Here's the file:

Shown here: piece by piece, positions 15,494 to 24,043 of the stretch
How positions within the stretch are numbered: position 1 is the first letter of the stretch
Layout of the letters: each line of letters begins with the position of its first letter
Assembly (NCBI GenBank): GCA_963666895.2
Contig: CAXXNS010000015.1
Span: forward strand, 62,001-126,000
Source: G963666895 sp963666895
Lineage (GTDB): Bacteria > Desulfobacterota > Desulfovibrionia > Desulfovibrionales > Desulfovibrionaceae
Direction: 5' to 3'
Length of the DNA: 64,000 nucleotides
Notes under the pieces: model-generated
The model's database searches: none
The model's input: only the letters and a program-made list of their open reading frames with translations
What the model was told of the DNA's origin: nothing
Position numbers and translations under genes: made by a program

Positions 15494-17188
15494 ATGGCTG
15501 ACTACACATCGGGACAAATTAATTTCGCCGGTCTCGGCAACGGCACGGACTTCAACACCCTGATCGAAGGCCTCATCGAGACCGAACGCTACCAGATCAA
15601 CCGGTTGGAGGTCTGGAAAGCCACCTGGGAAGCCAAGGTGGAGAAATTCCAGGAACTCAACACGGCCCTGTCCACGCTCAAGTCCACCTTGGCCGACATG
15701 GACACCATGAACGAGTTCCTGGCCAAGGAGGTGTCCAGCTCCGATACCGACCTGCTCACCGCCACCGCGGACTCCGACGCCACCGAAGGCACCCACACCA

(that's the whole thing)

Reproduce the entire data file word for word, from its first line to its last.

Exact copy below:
Shown here: piece by piece, positions 15,494 to 24,043 of the stretch
How positions within the stretch are numbered: position 1 is the first letter of the stretch
Layout of the letters: each line of letters begins with the position of its first letter
Assembly (NCBI GenBank): GCA_963666895.2
Contig: CAXXNS010000015.1
Span: forward strand, 62,001-126,000
Source: G963666895 sp963666895
Lineage (GTDB): Bacteria > Desulfobacterota > Desulfovibrionia > Desulfovibrionales > Desulfovibrionaceae
Direction: 5' to 3'
Length of the DNA: 64,000 nucleotides
Notes under the pieces: model-generated
The model's database searches: none
The model's input: only the letters and a program-made list of their open reading frames with translations
What the model was told of the DNA's origin: nothing
Position numbers and translations under genes: made by a program

Positions 15494-17188
15494 ATGGCTG
15501 ACTACACATCGGGACAAATTAATTTCGCCGGTCTCGGCAACGGCACGGACTTCAACACCCTGATCGAAGGCCTCATCGAGACCGAACGCTACCAGATCAA
15601 CCGGTTGGAGGTCTGGAAAGCCACCTGGGAAGCCAAGGTGGAGAAATTCCAGGAACTCAACACGGCCCTGTCCACGCTCAAGTCCACCTTGGCCGACATG
15701 GACACCATGAACGAGTTCCTGGCCAAGGAGGTGTCCAGCTCCGATACCGACCTGCTCACCGCCACCGCGGACTCCGACGCCACCGAAGGCACCCACACCA